Bilirubin has antioxidant and anti-inflammatory properties in vitro and in animal studies and protects against inflammatory, cardiovascular, and other diseases in observational studies; therefore, bilirubin has potential as a therapeutic agent. However, observational studies could be confounded by many factors. We used a genetic (n = 61,281) and clinical (n = 234,670) approach to define the association between bilirubin and 19 conditions with a putative protective signal in observational studies. We also tested if individuals with genetically higher bilirubin levels underwent more diagnostic tests. We used a common variant in UGT1A1 (rs6742078) associated with an 26% increase in bilirubin levels in the genetic studies. Carriers of the variant had higher bilirubin levels (P = 2.2 × 10-16 ) but there was no significant association with any of the 19 conditions. In a phenome-wide association study (pheWAS) to seek undiscovered genetic associations, the only significant finding was increased risk of "jaundice-not of newborn." Carriers of the variant allele were more likely to undergo an abdominal ultrasound (odds ratio = 1.04, [1.00-1.08], P = 0.03). In contrast, clinically measured bilirubin levels were significantly associated with 15 of the 19 conditions (P < 0.003) and with 431 clinical diagnoses in the pheWAS (P < 1 × 10-5 adjusted for sex, age, and follow-up). With additional adjustment for smoking and body mass index, 7 of 19 conditions and 260 pheWAS diagnoses remained significantly associated with bilirubin levels. In conclusion, bilirubin does not protect against inflammatory or other diseases using a genetic approach; the many putative beneficial associations reported clinically are likely due to confounding.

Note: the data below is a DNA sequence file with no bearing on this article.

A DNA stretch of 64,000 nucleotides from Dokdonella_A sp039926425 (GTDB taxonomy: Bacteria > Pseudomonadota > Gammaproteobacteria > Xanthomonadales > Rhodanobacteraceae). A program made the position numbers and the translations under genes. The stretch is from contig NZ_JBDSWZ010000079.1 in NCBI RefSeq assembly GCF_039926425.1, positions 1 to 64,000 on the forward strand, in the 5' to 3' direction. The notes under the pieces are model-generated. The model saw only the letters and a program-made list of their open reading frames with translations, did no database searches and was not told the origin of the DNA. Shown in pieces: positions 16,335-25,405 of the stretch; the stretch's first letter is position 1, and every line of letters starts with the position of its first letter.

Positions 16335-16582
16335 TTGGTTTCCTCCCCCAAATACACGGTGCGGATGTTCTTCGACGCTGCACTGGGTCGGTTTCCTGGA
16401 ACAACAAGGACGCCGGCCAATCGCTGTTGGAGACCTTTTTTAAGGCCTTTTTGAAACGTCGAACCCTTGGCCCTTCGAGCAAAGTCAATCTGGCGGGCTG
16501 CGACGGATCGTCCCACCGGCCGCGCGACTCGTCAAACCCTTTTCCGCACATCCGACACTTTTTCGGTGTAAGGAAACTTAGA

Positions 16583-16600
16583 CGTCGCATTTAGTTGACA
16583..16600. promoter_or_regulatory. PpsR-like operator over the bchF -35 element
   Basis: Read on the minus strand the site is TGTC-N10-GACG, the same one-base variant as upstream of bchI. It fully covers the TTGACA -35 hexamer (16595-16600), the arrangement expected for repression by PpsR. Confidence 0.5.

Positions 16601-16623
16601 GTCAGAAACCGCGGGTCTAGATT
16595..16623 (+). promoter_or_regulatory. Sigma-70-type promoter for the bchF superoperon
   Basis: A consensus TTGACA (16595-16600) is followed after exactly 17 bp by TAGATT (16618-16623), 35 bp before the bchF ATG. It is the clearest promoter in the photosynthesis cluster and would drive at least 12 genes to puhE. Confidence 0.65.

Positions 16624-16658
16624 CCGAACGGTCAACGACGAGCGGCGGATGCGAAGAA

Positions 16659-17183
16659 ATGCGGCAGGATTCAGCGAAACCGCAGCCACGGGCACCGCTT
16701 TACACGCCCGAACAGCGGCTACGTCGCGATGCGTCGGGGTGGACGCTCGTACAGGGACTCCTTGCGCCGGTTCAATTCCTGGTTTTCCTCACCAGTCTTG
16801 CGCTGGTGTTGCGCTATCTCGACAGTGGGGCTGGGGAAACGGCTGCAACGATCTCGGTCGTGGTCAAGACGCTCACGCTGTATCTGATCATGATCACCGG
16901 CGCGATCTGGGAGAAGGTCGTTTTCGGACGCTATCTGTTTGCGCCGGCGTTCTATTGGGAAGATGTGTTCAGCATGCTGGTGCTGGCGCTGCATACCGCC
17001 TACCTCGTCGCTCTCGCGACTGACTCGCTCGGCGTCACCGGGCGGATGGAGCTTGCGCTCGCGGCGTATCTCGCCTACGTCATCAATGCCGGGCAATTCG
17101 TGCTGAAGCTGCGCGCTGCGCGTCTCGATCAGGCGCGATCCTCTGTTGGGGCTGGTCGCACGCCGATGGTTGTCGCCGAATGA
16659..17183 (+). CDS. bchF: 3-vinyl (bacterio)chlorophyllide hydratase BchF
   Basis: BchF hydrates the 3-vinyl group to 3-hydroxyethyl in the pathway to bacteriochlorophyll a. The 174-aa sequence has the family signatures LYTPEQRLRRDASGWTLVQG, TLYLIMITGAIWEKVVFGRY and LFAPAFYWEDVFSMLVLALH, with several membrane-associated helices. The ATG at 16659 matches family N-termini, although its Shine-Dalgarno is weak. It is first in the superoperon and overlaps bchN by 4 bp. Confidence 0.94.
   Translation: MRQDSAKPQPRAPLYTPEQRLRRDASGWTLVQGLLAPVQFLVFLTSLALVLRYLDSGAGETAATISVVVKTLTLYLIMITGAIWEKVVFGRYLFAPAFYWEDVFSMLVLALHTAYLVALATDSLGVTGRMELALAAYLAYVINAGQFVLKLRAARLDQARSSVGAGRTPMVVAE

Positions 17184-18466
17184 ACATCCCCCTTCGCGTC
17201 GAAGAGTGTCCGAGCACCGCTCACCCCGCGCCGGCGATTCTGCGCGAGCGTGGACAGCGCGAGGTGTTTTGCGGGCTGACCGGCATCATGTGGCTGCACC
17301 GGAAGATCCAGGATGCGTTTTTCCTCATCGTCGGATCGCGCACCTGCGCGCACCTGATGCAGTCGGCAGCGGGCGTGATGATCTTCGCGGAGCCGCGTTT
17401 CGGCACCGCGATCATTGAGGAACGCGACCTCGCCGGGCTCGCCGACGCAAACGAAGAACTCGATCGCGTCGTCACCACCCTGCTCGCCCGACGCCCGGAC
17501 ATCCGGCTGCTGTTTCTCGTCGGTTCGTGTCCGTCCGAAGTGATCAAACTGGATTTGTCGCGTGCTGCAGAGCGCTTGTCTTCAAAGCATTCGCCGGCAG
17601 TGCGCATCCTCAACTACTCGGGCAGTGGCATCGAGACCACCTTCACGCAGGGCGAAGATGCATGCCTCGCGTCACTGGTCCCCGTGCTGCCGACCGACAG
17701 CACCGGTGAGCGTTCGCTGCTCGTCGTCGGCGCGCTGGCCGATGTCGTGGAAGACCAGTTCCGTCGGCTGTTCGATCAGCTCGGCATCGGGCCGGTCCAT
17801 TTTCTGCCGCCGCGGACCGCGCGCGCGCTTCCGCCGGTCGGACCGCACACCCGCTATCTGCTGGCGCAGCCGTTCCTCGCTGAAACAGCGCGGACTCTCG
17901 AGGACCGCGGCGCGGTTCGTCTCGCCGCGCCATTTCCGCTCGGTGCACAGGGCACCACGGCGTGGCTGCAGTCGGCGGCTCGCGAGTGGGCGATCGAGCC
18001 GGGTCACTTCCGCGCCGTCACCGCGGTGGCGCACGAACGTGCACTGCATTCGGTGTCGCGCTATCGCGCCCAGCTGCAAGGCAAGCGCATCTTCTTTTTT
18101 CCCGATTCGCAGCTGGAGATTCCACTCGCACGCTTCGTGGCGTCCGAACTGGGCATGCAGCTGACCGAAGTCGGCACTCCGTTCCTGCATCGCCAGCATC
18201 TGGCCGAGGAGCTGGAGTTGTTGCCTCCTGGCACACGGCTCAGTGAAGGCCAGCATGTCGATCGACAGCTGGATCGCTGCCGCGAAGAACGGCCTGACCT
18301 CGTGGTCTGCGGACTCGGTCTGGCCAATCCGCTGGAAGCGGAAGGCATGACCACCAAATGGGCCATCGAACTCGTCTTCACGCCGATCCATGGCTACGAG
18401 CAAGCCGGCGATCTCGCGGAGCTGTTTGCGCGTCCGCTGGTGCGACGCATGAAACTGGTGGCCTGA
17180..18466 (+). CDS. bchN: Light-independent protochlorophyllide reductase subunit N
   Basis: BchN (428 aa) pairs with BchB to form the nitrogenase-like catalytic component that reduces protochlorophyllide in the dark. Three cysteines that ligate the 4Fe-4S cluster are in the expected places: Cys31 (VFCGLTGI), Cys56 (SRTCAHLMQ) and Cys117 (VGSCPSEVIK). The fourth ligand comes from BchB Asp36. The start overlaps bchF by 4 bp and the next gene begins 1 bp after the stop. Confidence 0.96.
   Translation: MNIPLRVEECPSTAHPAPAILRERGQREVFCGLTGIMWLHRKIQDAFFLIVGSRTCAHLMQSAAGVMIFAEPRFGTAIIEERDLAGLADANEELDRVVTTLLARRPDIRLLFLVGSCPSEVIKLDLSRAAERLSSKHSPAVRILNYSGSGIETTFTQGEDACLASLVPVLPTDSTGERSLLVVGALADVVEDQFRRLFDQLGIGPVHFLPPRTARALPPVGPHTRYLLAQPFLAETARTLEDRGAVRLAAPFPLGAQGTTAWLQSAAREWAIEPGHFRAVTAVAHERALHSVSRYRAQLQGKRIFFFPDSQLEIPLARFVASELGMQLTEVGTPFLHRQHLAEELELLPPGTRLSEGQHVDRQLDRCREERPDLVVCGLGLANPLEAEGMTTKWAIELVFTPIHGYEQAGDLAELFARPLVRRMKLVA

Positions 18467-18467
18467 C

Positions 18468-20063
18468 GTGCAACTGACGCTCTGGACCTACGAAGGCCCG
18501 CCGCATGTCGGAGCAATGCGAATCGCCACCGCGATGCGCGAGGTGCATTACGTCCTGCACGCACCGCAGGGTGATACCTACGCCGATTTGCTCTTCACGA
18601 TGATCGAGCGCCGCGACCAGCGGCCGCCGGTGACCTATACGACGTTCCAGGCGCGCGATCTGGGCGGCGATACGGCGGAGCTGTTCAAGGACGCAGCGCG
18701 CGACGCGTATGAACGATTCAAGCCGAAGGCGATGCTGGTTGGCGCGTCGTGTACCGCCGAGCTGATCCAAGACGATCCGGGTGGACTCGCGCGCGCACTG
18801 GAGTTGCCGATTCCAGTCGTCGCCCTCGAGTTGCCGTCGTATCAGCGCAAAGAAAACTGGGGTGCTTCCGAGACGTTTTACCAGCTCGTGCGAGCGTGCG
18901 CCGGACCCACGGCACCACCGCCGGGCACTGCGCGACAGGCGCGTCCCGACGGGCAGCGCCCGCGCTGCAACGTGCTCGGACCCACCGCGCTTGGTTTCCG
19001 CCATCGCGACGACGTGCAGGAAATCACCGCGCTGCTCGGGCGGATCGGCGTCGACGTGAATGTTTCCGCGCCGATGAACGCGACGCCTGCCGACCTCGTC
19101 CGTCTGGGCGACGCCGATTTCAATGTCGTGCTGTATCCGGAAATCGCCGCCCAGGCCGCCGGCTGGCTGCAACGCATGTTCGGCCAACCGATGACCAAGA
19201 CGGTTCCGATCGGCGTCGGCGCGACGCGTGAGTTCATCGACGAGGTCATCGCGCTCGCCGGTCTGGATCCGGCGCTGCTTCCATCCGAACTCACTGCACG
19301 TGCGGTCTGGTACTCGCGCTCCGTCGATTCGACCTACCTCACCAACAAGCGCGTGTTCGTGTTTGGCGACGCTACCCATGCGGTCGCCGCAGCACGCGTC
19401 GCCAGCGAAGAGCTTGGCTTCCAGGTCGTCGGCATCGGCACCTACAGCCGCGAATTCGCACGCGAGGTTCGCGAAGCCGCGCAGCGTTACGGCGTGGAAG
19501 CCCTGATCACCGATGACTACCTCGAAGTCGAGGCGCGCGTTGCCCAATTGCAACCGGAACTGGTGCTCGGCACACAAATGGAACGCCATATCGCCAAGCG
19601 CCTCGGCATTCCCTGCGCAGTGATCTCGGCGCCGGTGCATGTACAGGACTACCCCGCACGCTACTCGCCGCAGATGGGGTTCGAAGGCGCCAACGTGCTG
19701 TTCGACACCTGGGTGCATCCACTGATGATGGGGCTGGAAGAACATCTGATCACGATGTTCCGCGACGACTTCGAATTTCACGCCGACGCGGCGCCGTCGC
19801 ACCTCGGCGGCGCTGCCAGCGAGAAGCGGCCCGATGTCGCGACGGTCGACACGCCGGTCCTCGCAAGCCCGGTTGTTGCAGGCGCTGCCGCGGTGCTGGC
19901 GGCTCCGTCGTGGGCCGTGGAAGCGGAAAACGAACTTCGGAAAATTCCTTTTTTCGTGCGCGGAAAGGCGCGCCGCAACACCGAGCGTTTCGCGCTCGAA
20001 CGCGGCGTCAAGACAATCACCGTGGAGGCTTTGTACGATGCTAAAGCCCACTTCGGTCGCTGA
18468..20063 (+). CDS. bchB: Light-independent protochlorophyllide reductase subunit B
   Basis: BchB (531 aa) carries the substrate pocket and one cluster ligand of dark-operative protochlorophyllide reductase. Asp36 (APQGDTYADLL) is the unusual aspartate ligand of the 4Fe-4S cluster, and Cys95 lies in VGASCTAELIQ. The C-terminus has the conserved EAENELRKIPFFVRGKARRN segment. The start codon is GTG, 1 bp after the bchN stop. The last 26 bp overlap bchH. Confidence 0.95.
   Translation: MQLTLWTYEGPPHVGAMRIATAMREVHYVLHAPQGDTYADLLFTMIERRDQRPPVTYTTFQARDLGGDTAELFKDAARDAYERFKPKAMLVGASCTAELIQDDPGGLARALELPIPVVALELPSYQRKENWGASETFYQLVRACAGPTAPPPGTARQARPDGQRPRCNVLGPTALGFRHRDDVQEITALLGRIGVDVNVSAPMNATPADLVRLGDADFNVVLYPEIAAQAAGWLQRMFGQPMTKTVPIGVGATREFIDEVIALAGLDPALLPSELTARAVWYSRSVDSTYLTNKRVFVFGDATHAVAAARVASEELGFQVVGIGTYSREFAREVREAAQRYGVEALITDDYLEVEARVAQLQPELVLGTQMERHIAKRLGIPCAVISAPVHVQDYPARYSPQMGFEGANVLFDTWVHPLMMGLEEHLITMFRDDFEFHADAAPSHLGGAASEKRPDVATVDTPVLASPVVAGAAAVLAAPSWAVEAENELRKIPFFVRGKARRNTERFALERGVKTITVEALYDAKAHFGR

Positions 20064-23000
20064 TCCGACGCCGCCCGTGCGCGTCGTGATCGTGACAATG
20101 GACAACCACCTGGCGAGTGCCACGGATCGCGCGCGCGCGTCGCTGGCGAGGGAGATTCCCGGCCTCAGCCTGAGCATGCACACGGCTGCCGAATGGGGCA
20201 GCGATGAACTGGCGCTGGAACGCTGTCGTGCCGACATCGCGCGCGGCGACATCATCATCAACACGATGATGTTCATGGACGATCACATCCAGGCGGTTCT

© 2021 The Authors. Clinical Pharmacology & Therapeutics © 2021 American Society for Clinical Pharmacology and Therapeutics.